this column's title suggests, we travel around a good bit. Usually
we confine ourselves to Columbia County and our near neighbors. This
week though, we find ourselves a thousand miles away in a place quite
similar to Columbia County. This week we're on the Midwestern prairie,
DeKalb County, Illinois to be exact, a place where something happened
that changed the world.
The town of
DeKalb, Illinois is the place. The event; 126 years ago Isaac Ellwood,
Joseph Glidden and Jacob Haish pooled their resources and ingenuity
to invent and manufacture barbed wire. Within five years they were
all very wealthy, the change had begun. Barbed wire did for them what
Internet stocks and e-commerce are doing for some today.
As the story
goes Glidden was attending a county fair and witnessed a demonstration.
A wooden rail with sharp nails protruding along its sides, hanging
inside a smooth wire fence. This gave Glidden an idea. He formed barbs
using an improvised coffee bean grinder, then twisted them at intervals
along a smooth strand of wire. He then twisted another strand of wire
around the first to hold the barbs in a fixed position. Glidden's
invention set off a barbed wire frenzy, eventually there were over
530 barbed wire patents. Three years of legal battles ensued over
patent rights. In the end Glidden's patent, "Number 157,124" issued
in 1874, became the most successful.
his money to found and published a newspaper, the DeKalb Chronicle,
open a hotel and purchase a 250,000-acre cattle ranch in the Texas
created the I.L. Ellwood Manufacturing Company and manufactured the
wire. The company employed 400 men. Every day the company produced
1,200 spools containing 108 pounds of wire each. With that daily output
they were often as much as 100 to 150 railroad cars behind; the demand
for barbed wire was that great. Ellwood did not sacrifice quality
though to meet the demand. The company's motto in the 1880's was a
proud claim, "To make none but the best goods".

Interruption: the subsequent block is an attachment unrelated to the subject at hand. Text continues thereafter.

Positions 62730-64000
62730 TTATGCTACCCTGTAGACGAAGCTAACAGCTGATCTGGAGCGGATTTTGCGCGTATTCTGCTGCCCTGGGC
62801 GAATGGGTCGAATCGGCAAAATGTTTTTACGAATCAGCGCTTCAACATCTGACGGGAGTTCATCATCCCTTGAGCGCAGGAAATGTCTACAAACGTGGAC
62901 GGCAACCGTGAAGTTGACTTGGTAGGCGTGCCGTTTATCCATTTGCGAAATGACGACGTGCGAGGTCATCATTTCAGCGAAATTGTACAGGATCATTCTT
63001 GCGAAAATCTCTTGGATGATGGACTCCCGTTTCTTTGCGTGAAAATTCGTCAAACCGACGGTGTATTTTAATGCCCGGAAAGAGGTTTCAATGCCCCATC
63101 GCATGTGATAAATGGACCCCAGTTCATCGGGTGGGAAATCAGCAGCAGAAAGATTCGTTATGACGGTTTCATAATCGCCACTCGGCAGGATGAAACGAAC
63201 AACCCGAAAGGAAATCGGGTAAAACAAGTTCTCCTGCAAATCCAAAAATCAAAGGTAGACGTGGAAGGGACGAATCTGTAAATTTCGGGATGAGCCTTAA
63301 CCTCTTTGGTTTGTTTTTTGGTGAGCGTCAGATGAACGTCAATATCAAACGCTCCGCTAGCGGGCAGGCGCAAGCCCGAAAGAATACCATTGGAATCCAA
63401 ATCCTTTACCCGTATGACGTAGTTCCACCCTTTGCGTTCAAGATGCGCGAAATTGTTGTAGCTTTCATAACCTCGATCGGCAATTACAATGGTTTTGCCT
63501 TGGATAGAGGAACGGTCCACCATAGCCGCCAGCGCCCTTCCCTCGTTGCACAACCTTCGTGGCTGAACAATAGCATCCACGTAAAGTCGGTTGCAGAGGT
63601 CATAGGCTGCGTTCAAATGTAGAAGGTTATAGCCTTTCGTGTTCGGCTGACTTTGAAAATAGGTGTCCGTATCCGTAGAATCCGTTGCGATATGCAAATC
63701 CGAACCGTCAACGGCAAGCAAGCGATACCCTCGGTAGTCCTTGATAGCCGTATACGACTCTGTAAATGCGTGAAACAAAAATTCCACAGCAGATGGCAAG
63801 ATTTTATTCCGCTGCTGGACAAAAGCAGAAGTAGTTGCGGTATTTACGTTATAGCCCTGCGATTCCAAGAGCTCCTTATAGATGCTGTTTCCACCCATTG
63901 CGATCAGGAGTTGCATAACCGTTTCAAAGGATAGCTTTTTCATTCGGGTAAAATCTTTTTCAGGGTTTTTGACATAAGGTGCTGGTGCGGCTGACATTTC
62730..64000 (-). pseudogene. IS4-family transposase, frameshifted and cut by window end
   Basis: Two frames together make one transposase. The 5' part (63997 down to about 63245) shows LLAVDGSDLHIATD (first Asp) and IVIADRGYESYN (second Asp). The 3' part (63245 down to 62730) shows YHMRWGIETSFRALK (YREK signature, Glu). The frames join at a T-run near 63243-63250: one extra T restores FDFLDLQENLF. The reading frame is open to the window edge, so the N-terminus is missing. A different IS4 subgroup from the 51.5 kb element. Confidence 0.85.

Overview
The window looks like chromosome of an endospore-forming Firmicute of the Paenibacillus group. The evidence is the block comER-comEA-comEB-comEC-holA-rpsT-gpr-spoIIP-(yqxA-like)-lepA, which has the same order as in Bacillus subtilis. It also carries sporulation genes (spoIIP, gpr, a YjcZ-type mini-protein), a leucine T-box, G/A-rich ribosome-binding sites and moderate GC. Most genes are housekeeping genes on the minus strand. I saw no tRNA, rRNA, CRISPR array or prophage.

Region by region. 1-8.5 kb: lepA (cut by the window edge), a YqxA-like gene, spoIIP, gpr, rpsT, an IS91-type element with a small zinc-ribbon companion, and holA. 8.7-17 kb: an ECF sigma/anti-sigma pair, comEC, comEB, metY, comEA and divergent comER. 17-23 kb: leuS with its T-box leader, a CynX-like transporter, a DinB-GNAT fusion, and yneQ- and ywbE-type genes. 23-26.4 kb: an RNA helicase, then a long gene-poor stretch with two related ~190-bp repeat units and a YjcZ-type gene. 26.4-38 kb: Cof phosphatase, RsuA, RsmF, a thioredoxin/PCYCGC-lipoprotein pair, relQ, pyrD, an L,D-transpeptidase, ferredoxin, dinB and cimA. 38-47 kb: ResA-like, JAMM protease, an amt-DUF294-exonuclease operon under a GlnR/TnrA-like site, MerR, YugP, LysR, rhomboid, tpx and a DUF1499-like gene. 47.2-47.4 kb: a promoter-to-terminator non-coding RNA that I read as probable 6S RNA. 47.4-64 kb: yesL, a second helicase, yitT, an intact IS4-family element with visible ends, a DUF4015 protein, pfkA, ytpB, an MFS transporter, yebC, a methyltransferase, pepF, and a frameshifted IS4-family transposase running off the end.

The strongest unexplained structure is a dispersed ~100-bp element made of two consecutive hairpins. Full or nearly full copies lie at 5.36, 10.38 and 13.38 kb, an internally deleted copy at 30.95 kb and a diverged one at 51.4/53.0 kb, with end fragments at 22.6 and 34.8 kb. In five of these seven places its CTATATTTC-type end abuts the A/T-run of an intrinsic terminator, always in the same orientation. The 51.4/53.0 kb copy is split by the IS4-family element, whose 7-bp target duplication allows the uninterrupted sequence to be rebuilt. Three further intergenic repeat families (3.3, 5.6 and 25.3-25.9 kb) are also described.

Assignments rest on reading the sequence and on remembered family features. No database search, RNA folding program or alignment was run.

ultimately meant the end of freedom for the cattle driving rancher
and the cowboy and opened the door to the settling of the west. The
vast prairies soon became closed ranges of private property, farms,
and continually expanding settlements. Think of it this way; there
probably wouldn't be any shopping malls if it weren't for barbed wire.
Cole Porter's "Don't Fence Me In," plays in my head as I mull over
the open-range cowboy's thoughts. Barbed wire influenced life as dramatically
as the telegraph, the windmill or the railroad. Religious groups labeled
barbed wire "The Devil's Rope" and demanded it be outlawed. Their
protests were largely ignored; the demand was too great. The last
strand barbed wire manufactured in DeKalb, Illinois was in 1938.
deeds of Ellwood, Glidden and Haish are legendary in DeKalb. Hospitals,
churches, public libraries and opera houses were built. DeKalb's Northern
Illinois University exists primarily due to the progressive, long-range
vision and financial support of these three men.
The Isaac Ellwood
mansion still stands. Tours are available, so I visited the place.
The house is filled with pure Victorian splendor. In the visitors
center I took in the display of barbed wire. As I stood there inspecting
the 18-inch strands of prickly wire I considered how something as
simple as sharpened, twisted wire could make three men very wealthy,
drastically change the course of the American West and eventually
alter the lives of millions of people the world over. "The Devil's
rope," I whisper to myself, "pretty powerful stuff."
Only one other
product of DeKalb has approached the magnitude of renown that barbed
wire achieved, Cindy Crawford. She was born in DeKalb, Illinois. In
today's pop culture world it's likely more people have heard of Cindy
Crawford than even know what barbed wire is.
is similar to Columbia County because it is fueled by agriculture.
Corn and soybeans grow everywhere and there are hog and cattle farms,
too. The biggest difference though is visually apparent; it's flat.
We'll take one
more look at these flatlanders of rural DeKalb County next time, From
to Road Archive